An Intellectual, Popular and Political Revolution

It is no exaggeration to say that this book, which masterfully dissects the intrinsic mechanics of Soviet repression, made a powerful contribution to changing the course of history. It is a kind of ray of light that illuminates the turpitudes of the Soviet system. In itself, it is an intellectual, popular and political revolution.

On February 13, 1974, after an admirable intellectual resistance, without the slightest compromise or concession, the dissident writer was arrested at his home, stripped of his Soviet nationality and deported by special plane to West Germany. Solzhenitsyn went into exile in Switzerland and then the United States, where he devoted himself to writing The Red Wheel, an enormous 6,600-page fresco analyzing the origins of the Russian drama and unravelling its “knots” from August 1914 to April 1917. The Russian writer was highly critical of the Soviet communist system, but no less so of the West, which he considered cowardly and materialistic. To the astonishment and irritation of many, he was not afraid to debate and contradict the self-proclaimed pseudo-elites of Europe and America. A visionary, he warns Western states that believe they can impose their model on the whole world—they risk generating violent opposition if they do not respect the autonomy of other cultures.

In December 1988, the Russian intelligentsia met to celebrate the writer’s 70th birthday; two months later, they met again to commemorate the 15th anniversary of his expulsion. In June, Mikhail Gorbachev announced that he had authorized the publication of The Gulag Archipelago in the USSR. Its availability in Russian bookshops became a symbol of “glasnost.” The year 1990 was proclaimed “Solzhenitsyn Year” by the editor-in-chief of the Russian magazine Novy Mir. Colloquia were organized on his work, and all his writings were gradually published in Russia. Selected works were recommended for reading in schools.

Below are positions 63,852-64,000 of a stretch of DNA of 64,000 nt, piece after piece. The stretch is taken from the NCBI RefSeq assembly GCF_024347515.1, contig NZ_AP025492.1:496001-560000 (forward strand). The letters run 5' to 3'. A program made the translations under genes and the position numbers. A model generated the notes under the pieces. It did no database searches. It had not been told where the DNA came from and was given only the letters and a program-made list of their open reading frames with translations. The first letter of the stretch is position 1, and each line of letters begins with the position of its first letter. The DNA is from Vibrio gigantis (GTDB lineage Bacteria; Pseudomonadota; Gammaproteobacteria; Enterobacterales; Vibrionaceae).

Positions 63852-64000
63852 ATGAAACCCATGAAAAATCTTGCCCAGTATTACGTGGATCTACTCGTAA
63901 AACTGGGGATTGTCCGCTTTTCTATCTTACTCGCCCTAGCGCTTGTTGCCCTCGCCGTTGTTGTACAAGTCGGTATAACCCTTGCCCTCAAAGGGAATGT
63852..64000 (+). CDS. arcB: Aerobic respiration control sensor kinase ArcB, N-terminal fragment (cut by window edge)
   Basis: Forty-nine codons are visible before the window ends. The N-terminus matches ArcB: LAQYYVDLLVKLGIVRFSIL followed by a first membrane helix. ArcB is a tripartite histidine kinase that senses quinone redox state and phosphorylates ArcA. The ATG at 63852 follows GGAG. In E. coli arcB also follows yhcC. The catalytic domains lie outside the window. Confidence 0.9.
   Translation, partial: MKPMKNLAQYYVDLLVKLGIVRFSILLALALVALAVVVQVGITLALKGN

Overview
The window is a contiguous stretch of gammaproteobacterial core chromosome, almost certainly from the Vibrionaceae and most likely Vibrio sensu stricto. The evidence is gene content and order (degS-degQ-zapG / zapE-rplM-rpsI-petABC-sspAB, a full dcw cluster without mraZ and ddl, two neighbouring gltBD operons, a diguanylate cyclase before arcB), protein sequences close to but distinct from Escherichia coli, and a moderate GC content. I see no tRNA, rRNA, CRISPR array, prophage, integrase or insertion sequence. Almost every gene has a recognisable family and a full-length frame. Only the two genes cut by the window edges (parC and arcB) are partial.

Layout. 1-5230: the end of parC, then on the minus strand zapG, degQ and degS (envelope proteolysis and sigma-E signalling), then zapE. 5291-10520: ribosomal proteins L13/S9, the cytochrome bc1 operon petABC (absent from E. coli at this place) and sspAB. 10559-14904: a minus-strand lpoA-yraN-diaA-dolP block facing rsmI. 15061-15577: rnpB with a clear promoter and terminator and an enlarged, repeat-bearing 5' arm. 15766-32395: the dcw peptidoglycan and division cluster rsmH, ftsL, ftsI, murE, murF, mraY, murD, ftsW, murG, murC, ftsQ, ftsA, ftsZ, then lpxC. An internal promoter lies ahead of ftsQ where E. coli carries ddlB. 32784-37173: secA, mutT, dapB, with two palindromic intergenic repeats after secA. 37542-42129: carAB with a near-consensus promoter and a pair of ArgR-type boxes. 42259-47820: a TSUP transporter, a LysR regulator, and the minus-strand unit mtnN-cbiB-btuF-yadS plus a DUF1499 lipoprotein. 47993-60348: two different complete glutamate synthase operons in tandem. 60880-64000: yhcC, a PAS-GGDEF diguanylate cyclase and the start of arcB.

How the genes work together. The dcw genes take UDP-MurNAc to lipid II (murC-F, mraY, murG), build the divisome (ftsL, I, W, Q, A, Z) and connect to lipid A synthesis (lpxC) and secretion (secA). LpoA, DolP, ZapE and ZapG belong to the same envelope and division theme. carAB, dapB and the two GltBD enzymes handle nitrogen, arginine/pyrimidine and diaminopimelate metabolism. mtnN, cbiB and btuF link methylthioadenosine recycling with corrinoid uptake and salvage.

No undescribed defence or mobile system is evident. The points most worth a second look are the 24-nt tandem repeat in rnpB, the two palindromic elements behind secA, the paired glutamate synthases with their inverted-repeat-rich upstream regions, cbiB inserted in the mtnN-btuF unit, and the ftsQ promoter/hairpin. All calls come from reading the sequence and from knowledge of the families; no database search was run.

Solzhenitsyn’s attachment to the “motherland,” to the identity of the Russian people, is a constant. That’s why he fiercely defended the “humiliated” who suffered under President Yeltsin’s savage “liberalization,” and denounced “the pirate state that hides under a democratic banner.” Banished, he never lost the conviction that one day he would return to Russia. This happened in 1994, after the dismantling of the Communist regimes in Europe and the USSR. Symbolically, the former convict chose to land in Magadan, in the far east of the country, on the Pacific coast, a stronghold of the Siberian Gulag. Then, for a month, he traveled from town to town, all the way to Moscow, where he met a Russian population fervent with admiration for the hero.